Step 2: Set Up the Arduino

Now let's wire the sensors to the Arduino.

The two sensors are wired as in the Frizting image above.

Next, upload the Sketch program (read_flame_sensor.ino) to the Arduino UNO using the Arduino IDE. This code reads one digital value from the IR flame sensor, and then sends it to the serial port every 5 seconds (you can change this parameter in the code later, since SAMI has rate limits for the number of messages per day). For the digital readings, "0" means that a fire is detected and "1" means no fire.

Here is read_flame_sensor.ino. The code is straightforward.

// Delay between reads
const int delayBetweenReads = 5000;//5s

// For flame detector senso const int flameDigitalPinIn = 2;

void setup() {

// initialize serial communication @ 9600 baud:


pinMode(flameDigitalPinIn, INPUT);


void loop() {

// HIGH(1) means no fire is detected

// LOW (0) means fire is detected

int flameDigitalReading = digitalRead(flameDigitalPinIn); Serial.println(String(flameDigitalReading));



Step 3: Set Up the Raspberry Pi

Connect your Raspberry Pi to a monitor, mouse and keyboard. Ensure that an Ethernet or WiFi connection is working, and make sure the OS is up-to-date:

  1. $ sudo apt-get update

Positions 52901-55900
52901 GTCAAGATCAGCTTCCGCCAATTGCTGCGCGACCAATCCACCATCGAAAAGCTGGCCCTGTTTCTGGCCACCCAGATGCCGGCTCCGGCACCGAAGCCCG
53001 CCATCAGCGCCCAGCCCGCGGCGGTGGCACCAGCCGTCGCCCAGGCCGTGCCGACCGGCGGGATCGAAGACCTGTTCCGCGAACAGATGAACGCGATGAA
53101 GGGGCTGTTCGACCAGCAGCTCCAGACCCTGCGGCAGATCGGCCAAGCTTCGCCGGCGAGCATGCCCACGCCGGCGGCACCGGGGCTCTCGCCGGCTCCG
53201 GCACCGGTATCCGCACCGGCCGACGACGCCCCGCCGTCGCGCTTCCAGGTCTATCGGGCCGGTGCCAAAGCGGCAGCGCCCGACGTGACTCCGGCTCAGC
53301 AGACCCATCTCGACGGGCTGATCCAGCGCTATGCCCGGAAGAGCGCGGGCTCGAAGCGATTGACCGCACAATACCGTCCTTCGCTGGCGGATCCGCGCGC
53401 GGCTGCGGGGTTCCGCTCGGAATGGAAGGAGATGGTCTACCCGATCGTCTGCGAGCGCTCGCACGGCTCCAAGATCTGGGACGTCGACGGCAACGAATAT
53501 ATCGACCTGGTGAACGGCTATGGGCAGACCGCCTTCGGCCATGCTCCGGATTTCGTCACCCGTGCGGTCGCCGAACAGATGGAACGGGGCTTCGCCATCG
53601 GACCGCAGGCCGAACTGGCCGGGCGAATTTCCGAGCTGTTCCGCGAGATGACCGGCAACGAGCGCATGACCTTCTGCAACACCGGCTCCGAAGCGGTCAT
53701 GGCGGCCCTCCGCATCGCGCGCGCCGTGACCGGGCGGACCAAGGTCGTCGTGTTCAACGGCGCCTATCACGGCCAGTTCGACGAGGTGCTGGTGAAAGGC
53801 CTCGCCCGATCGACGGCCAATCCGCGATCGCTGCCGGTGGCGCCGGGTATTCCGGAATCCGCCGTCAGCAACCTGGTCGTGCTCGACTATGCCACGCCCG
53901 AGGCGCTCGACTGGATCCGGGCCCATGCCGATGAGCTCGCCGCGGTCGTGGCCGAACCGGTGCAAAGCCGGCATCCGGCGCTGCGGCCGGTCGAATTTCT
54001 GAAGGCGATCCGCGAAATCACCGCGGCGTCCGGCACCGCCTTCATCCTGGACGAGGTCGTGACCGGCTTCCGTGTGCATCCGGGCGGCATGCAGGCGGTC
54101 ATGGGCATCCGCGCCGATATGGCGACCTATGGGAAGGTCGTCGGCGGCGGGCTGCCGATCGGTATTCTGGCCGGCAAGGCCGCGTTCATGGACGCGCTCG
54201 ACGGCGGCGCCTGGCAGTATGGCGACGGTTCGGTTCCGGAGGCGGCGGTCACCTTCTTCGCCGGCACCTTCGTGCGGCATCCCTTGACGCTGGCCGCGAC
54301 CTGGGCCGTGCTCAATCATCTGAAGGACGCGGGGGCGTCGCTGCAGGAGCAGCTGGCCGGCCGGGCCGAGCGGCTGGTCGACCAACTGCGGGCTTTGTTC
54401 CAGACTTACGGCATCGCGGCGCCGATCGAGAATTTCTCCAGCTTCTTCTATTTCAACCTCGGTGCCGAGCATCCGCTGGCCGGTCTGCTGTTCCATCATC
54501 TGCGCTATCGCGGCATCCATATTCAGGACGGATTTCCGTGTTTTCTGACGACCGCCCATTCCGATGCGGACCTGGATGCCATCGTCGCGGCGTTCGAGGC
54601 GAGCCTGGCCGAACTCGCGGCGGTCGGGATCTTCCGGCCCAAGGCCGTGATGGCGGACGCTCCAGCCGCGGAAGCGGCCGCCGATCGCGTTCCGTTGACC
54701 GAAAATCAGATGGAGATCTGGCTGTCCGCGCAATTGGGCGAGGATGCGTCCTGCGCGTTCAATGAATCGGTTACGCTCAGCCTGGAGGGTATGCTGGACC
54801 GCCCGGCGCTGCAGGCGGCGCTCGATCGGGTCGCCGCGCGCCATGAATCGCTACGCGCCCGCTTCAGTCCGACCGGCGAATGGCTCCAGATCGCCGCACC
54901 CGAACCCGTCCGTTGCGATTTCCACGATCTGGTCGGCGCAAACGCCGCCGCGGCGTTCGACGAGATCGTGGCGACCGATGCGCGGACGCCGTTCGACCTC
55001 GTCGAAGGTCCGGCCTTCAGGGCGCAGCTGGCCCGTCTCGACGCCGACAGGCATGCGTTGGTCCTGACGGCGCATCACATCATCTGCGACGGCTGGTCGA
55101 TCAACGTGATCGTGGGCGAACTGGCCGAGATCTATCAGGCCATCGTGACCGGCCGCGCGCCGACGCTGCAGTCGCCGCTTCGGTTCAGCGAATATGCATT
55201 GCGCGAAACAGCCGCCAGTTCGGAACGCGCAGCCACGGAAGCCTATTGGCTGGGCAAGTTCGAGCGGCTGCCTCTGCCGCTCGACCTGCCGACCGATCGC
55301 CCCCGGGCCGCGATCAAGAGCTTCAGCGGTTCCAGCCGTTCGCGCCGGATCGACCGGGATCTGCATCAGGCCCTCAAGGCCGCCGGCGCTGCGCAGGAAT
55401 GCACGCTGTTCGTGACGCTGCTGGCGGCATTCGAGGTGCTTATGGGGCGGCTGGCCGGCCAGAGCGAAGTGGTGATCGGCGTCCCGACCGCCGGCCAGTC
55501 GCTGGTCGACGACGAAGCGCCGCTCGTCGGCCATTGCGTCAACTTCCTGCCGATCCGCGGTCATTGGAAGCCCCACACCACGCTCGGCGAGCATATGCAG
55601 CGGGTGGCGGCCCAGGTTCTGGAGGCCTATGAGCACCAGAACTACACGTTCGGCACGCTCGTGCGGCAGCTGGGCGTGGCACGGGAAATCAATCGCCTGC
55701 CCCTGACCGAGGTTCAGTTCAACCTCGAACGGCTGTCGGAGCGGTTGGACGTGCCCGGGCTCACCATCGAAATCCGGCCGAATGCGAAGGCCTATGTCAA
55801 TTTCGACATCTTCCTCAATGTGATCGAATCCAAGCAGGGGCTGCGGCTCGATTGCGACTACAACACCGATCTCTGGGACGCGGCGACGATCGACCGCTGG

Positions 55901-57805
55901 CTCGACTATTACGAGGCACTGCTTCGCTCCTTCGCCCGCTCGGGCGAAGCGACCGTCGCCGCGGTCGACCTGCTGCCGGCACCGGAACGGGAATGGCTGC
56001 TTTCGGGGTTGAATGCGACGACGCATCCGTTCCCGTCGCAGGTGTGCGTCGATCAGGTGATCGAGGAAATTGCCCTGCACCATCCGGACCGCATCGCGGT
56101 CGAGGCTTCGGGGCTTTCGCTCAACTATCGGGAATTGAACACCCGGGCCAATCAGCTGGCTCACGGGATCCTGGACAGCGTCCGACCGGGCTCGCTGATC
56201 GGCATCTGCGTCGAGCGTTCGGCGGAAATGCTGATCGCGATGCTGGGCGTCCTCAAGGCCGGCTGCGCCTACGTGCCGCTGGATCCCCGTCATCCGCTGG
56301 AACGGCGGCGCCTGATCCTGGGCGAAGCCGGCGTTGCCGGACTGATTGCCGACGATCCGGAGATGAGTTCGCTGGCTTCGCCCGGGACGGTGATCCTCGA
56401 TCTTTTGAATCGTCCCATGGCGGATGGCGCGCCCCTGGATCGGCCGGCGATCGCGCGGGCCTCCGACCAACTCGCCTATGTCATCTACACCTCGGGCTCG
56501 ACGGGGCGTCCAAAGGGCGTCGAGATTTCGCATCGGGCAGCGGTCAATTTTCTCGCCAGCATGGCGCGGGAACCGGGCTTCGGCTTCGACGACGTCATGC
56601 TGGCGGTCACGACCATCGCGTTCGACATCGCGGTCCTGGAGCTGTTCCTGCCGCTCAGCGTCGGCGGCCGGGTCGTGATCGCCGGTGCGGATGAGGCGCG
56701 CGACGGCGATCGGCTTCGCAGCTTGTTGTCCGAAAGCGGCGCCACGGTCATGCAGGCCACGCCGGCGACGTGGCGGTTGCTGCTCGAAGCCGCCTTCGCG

2. $ sudo apt-get upgrade

If not already installed, install Node.js for ARM, then add the packages serialport and ws via npm:

  1. $ npm install serialport
  2. $ npm install ws

Now connect the serial port from the Arduino to the USB on the Raspberry Pi.

Finally, download the Node.js code (send_data_to_sami.js) to the Raspberry Pi. Replace the placeholders in the code with the device token and device ID you collected from the User Portal.

The Node.js code is also given below. It establishes a bi-directional WebSocketconnection between the Raspberry Pi and SAMI. After the WebSocket connection is open, register() method registers the device with the WebSocket. Each time, the code reads one data point from the serial port, and then wraps it in a message and sends the message to SAMI via WebSocket.

var webSocketUrl = "wss://";
var device_id = ""; var device_token = "";

var isWebSocketReady = false; var ws = null;

var serialport = require("serialport")

var SerialPort = serialport.SerialPort;

var sp = new SerialPort("/dev/ttyACM0", {

baudrate: 9600,

parser: serialport.parsers.readline("\n")


var WebSocket = require('ws');


* Gets the current time in millis


function getTimeMillis(){

return parseInt(;



* Create a /websocket bi-directional connection


function start() {

//Create the websocket connection

isWebSocketReady = false;